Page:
I consider these workshops to be more for my own personal than professional development: they were programs I attended on my own time rather than work time, and I’ve felt generally safer and more aware since, which I appreciate. But I definitely think these experiences have been useful for my work in the library, too. As a workshop participant I’m focused on listening to and learning the content, but I also pay attention to how the facilitators run the program. Do they lecture, use slides or handouts, or show video clips? For longer trainings, how often do they intersperse opportunities to participate in an activity (and breaks) with sitting and listening? How do they handle groups with folks who are reluctant to answer questions, or folks who take up more than their share of conversational space? I’ve learned so much about strategies for effective workshops from watching successful (and less-successful) facilitators work, strategies that I can bring to my work when I teach, lead a meeting or workshop, or give a presentation.

Most valuable, I think, is the opportunity these programs have given me to think about my community, both narrowly — family, friends, colleagues — and broadly, in my neighborhood and city. I’m more introvert than not, and talking about or working through sometimes sensitive topics with a group of people I’ve never met before is somewhat daunting to me. But for all of my hesitation I’ve appreciated the opportunity to listen to and learn from my fellow participants, diverse in age, experience, and background.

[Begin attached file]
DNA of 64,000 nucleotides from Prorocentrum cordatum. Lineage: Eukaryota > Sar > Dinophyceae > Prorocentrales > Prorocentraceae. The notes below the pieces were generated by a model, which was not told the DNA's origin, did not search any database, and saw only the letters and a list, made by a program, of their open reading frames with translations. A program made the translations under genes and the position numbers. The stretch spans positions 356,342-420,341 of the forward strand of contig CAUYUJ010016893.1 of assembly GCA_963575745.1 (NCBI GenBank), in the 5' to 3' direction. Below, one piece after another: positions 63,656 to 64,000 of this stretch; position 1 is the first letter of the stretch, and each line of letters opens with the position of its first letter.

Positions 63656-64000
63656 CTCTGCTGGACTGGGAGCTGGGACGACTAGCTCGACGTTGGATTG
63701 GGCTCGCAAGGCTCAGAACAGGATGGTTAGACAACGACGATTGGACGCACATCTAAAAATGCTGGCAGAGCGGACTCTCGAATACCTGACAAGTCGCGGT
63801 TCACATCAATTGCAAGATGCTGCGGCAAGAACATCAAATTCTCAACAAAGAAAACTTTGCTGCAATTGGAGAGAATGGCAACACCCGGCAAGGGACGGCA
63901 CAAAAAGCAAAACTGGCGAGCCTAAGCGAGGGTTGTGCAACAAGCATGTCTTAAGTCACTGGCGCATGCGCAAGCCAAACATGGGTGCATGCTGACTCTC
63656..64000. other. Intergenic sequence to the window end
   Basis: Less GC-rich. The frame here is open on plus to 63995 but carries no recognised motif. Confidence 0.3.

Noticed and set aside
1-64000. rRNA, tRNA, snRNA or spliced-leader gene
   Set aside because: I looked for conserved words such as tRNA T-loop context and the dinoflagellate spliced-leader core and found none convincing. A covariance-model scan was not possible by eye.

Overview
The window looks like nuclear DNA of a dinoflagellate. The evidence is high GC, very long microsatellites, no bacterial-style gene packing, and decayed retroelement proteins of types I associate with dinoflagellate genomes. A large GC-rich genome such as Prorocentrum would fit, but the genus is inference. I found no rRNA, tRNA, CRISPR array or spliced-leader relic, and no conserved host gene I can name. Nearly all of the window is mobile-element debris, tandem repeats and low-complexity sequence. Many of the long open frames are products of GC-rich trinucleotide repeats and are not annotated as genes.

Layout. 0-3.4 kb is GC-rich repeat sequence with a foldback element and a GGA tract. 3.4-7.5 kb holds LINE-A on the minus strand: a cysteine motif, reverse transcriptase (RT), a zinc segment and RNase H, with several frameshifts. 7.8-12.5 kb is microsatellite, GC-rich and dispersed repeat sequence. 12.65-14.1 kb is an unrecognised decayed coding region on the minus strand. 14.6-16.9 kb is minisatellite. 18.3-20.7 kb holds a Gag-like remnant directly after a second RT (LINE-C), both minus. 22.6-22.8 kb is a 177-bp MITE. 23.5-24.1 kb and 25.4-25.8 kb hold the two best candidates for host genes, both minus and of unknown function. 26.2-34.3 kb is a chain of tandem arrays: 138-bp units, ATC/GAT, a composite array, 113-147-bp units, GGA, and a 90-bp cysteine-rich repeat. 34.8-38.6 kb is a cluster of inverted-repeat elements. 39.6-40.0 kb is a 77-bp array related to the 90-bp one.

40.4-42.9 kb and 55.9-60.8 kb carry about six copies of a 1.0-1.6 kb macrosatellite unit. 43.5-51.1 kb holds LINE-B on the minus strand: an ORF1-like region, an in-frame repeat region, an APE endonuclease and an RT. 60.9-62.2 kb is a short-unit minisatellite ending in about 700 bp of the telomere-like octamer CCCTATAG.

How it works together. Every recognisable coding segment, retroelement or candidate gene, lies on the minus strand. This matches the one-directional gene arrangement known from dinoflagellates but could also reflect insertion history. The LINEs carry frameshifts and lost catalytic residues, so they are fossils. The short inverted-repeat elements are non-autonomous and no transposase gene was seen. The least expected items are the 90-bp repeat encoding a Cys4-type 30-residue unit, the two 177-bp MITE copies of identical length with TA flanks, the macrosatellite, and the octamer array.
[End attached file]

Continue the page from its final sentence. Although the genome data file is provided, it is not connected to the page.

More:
I went to these trainings because I wanted to learn strategies to deal with multiple kinds of potentially scary situations, but I’m grateful that they also provided me the chance to build empathy. The end of the semester is approaching with speed, the political situation continues to be disturbing, and everyone is stressed. I was struck last week by a Twitter thread by a social worker that reminded me how important it is, especially right now, to start with empathy. Let’s commit to being gentle with ourselves, our colleagues, our students, and our communities in this busy time of year.

Reflecting on Reference Services

A colleague recently invited me to speak in an LIS graduate class she teaches on information services. I was delighted to have the chance to talk with her students; it was even more of a treat since I attended the same graduate program for my MLIS, and the information services course was the very first course I took in my program (mumble-mumble) years ago.

The students in the course are varied in their career goals, and not all are aiming for academic librarianship or public services work. So while I did speak about how my coworkers at City Tech and I think about reference work in the library at our large, public, technical and professional degree granting college in New York City, I also tried to contextualize reference services not just within the organization of the library, but also within the college, university, and city.